Legislative Assembly for the ACT: 2003 Week 2 Hansard (5 March) . . Page.. 518 ..
MR CORBELL (continuing):
necessary to ensure an effective operational response prior to the next bushfire season. That is an issue we have to address. Judicial inquiries, by their very nature, are detailed, and they are complex, because they deal with complex matters. But we need immediate answers to the operational aspects to allow us, as a community, to respond in time for the next bushfire season.
An Inquiries Act inquiry would necessarily involve a range of specific explicit and implicit requirements, including public hearings, legal processes, engagement of counsel assisting, legal representation and cross-examination. This is a very detailed process, a process which will be undertaken by the coroner.
There is also the practical difficulty of two judicial inquiries running in parallel and whether or not they have the capacity to coordinate their activities. They are likely to cover many of the same issues. They are likely to call the same witnesses on the same matters. Again, why have two inquiries, particularly when the opposition have not made the argument as to what it is that the coroner will not look at or does not have the capacity to look at.
There is the associated and very real difficulty of a range of essential emergency services personnel having to give evidence to, and being tied up in, two judicial inquiries whilst also having to undertake their emergency services responsibilities. There is-and we cannot understate it-significant emotional wear and tear on the people involved in these processes. If you are to undertake two judicial inquiries, you need a good argument. You need to say that the first judicial inquiry is weak or flawed in some way or will not cover particular aspects. The opposition have not made that argument.
As I have already outlined, if this motion is successful today, it will be difficult to conduct concurrent coronial and Inquiries Act processes. It is almost inevitable that they will come into direct conflict. It has been suggested by some that the Inquiries Act inquiry would merely borrow information from the coroner. This would not occur. It is unlikely in the extreme.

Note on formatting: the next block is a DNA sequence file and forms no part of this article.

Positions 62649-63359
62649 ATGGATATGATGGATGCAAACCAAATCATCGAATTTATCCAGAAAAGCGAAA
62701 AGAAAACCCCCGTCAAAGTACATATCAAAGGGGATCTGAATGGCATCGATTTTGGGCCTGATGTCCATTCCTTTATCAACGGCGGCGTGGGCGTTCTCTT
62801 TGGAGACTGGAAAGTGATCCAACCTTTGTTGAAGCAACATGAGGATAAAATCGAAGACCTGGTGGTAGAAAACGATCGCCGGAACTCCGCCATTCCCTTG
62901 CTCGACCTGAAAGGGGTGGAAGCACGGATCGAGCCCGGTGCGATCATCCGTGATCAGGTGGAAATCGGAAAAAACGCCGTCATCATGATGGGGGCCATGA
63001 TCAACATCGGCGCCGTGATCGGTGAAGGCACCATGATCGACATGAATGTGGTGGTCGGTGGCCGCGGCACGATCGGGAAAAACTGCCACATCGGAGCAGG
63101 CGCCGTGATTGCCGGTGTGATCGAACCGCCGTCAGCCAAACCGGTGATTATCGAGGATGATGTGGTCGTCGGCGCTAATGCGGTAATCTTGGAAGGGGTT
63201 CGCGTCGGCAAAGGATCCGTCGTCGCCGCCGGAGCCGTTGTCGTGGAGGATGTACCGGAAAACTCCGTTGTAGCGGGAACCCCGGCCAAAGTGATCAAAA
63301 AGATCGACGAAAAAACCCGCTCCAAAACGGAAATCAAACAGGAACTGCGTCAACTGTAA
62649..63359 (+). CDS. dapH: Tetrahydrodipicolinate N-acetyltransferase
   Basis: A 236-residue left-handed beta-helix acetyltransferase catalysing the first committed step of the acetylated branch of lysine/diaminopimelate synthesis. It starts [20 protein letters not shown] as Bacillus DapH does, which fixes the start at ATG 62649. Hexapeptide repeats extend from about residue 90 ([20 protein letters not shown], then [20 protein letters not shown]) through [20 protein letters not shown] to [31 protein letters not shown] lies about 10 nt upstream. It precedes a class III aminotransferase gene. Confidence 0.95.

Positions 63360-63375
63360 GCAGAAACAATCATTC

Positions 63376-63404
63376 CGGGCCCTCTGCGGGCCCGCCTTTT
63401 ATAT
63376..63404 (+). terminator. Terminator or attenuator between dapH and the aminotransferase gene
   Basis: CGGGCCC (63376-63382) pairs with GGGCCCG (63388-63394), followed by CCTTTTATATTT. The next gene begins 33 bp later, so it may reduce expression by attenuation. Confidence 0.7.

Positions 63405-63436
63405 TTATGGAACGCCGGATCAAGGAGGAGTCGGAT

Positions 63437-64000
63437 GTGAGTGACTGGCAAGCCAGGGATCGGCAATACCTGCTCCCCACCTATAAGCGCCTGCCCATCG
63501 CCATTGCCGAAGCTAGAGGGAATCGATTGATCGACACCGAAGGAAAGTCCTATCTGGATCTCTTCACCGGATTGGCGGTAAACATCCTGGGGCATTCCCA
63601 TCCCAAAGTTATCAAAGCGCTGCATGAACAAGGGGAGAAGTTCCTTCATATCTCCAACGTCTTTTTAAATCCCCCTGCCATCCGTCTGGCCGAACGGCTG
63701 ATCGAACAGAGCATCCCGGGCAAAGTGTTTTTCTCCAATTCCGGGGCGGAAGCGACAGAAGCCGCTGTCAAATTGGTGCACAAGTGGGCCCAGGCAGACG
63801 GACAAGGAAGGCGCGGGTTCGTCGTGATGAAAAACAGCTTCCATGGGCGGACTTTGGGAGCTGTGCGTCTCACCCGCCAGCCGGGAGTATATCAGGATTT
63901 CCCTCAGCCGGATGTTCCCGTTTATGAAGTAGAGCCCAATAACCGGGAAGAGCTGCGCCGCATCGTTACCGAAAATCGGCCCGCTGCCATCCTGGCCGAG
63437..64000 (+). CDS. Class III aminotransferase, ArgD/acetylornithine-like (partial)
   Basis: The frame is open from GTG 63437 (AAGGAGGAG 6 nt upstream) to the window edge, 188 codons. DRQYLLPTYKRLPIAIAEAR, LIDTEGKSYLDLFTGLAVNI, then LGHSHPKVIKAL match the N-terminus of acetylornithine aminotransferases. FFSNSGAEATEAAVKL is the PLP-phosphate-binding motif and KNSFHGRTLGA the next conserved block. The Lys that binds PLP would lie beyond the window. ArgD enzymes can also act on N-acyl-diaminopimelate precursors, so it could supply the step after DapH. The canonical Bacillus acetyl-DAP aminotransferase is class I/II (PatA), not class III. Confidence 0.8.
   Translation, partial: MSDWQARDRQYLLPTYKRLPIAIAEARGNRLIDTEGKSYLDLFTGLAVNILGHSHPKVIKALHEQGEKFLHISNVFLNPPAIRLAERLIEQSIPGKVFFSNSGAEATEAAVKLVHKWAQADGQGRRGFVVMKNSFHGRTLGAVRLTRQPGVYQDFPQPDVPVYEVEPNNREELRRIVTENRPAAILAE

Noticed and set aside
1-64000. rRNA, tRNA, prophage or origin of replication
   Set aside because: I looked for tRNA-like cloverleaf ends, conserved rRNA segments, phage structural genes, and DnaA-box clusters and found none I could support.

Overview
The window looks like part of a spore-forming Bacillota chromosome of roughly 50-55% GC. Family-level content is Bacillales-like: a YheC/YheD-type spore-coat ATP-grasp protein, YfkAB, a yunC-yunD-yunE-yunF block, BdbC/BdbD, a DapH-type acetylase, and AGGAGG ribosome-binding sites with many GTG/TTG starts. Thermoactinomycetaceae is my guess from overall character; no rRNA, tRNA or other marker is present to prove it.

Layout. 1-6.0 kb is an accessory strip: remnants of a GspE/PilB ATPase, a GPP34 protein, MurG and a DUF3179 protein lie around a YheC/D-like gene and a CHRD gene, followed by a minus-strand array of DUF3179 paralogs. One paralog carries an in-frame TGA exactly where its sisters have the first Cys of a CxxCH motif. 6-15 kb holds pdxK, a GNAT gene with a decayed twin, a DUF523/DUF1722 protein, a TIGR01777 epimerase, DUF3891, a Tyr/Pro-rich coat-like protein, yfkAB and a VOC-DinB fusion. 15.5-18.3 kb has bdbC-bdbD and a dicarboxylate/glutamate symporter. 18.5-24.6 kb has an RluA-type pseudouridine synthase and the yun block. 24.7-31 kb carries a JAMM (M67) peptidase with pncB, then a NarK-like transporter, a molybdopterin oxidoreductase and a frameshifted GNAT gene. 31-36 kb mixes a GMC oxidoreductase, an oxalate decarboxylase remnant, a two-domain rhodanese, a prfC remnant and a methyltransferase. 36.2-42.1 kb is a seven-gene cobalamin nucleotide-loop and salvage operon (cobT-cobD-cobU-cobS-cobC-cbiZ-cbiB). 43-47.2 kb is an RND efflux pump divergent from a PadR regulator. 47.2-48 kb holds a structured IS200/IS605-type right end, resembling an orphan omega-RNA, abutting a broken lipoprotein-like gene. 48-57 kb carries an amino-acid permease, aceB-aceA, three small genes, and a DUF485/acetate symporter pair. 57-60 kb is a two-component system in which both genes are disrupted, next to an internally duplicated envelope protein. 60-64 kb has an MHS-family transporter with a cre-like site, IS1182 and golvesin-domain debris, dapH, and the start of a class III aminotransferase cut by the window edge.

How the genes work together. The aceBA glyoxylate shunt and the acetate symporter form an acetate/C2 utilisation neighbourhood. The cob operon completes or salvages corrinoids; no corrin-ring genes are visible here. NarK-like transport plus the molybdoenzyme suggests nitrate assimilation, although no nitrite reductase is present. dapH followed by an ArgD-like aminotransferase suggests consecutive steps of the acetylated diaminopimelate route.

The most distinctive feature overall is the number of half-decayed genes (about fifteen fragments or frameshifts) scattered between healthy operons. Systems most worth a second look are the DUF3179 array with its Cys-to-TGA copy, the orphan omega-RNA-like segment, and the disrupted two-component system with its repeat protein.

The opposition's poorly coordinated and poorly thought out approach contrasts with the government's logical approach to addressing this very complex issue. The government's approach is one which will proceed with a focused independent administrative inquiry to provide timely advice on the lessons learned and any needed improvements in the planning for, and response to, bushfire emergencies. The inquiry will be conducted in a way which complements, but does not conflict with or seek to duplicate, the work of the coroner.
That is the argument people on the other side of the chamber have to address. How are they going to prevent duplication of the work of the coroner? They have failed to do it. Equally, they have failed to outline what terms of reference open to the coroner exclude matters to be looked at by the coroner and need a separate judicial process.
Further, the government's announced approach will proceed in a complementary manner with other expert work already under way, such as the investigation into non-urban land use which the Chief Minister has outlined, along with examinations occurring in relation to the urban/rural interface. The government's approach is one that makes the best use of